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Outpatient management of patients with venous thromboembolic disease

An article from the e-journal of the ESC Council for Cardiology Practice

Low molecular weight heparin in outpatient departments or at home are great advancements in the management of deep vein thrombosis. New oral anticoagulant agents will further simplify this change. Review here how treatment has evolved from hospital to outpatient or home care and the criteria for selecting patients. 

Venous Thromboembolism


Background

Deep venous thrombosis (DVT), because of its sequelae, which include the risk of pulmonary embolism and posthrombotic syndrome, is a serious disease. Its incidence increases with age and accounts for between 1-3 cases per 1000 adult subjects (1). Until 10 years ago, DVT and pulmonary embolism (PE), with joint expression of venous thromboembolism (VTE) were strictly treated in hospital for 1-2 weeks. There were various reasons for such management of venous thrombosis and pulmonary embolism. One was the prevailing opinion that patients with VTE need strict bed rest to prevent thrombus mobilisation from the thrombosed peripheral veins leading to pulmonary embolism. Further, the limited treatment options of the acute disease with unfractionated heparin (UFH) were applicable only in hospital. Since, evidence has shown that bed rest does not prevent complications, including PE, and new anticoagulant drugs, particularly low-molecular weight heparin (LMWH), promote safe and effective treatment of DVT at home and in the out-patient department.

1 - Change in treatment

Many years ago it was shown that the anticoagulant drugs heparin and vitamin K antagonist significantly reduce thromboembolic complications (PE and mortality).(2) Patients used to be treated for VTE for at least one week in hospital with intravenous infusions of UFH. Simultaneously they received warfarin during the acute phase of the disease or longer - for at least three months. Such a treatment involves frequent regulatory check-ups to determine the optimal dosage of the drug for the individual patient. Therefore, treatment of this disease was possible only in hospital.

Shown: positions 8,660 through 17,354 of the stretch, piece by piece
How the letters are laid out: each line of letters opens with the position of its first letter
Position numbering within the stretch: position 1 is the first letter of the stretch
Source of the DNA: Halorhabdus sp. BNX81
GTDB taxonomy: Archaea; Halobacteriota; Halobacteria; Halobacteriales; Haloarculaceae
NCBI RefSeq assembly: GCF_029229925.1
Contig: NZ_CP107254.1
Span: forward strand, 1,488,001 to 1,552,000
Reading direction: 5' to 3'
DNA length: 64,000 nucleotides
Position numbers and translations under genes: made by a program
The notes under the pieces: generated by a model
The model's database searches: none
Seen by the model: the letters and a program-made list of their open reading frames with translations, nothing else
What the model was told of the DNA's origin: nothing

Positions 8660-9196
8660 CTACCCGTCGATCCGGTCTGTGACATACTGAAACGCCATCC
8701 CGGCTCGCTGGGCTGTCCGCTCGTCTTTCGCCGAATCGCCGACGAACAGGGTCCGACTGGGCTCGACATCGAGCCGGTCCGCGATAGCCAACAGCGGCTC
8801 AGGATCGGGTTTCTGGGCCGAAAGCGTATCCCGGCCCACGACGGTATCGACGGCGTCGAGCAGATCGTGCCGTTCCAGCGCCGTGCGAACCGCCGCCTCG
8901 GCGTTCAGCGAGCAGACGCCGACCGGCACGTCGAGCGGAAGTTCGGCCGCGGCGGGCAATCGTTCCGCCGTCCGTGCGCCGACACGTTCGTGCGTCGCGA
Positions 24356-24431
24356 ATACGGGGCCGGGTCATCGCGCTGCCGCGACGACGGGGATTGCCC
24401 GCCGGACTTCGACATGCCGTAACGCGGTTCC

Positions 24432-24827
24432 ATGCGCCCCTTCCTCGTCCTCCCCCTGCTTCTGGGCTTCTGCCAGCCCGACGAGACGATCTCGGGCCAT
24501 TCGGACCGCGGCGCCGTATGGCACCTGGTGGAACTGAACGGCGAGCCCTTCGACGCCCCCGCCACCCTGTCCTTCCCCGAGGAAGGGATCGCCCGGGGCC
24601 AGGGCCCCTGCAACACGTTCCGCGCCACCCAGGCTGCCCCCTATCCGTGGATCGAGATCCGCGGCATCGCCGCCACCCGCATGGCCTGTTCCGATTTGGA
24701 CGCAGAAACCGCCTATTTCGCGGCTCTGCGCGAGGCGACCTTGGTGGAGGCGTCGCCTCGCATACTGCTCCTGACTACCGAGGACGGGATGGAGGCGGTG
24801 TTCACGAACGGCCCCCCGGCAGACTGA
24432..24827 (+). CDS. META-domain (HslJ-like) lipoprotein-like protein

However, with the development of new parenteral anticoagulant drugs (LMWHs) two decades ago, and the recognition that early mobilisation does not increase the frequency of PE (3) the management of patients with VTE (4) changed significantly. Furthermore, low molecular weight heparin in comparison to UFH has many advantages; better bioavailability, a more standard and predictable anticoagulant effect and consequently regular check-ups of anticoagulant effects are not needed.
In parallel, studies have confirmed expectations that home treatment of patients with acute DVT with LMWH is as safe and effective as in-hospital treatment with UFH or LMWH (5). It was also shown that patients with DVT accompanied by PE without significant haemodynamic consequences can be safely treated at home (6,7).  
Further, in the last decade new oral anticoagulant agents (direct factor Xa and thrombin inhibitors) have demonstrated advantages over traditional anticoagulants, including administration at fixed doses, fewer food and drug interactions, and no requirement for routine coagulation monitoring. Rivaroxaban, apixaban and dabigatran have been investigated in a number of phase III trials for VTE treatment. Studies comparing efficacy of warfarin therapy with dabigatran have confirmed that at optimal dosing, dabigatran is at least as effective as warfarin (8). Similarly, rivaroxaban, a direct oral factor Xa inhibitor, is effective in treatment of DVT and it has non-inferior efficacy in respect to enoxaparin followed by vitamin K antagonist - with the same safety profile (9). In patients with acute DVT, apixaban, a direct oral factor Xa inhibitor, showed efficacy and safety similar to low-molecular-weight heparin followed by vitamin K antagonist, and was associated with significantly less bleeding (10). There are different therapeutic protocols for management of DVT with new oral anticoagulants: rivaroxaban and apixaban allow a single-drug regimen even in the acute phase of the disease; rivaroxaban 15 mg bid for 3 weeks, then rivaroxaban 20 mg od; apixaban 10 mg bid for 7 days, then apixaban 5 mg bid; while dabigatran requires 5–7 days of initial heparin treatment followed by dabigatran 150 mg bid. However, only rivaroxaban has been approved in Europe for the treatment of acute DVT and prevention of recurrent VTE.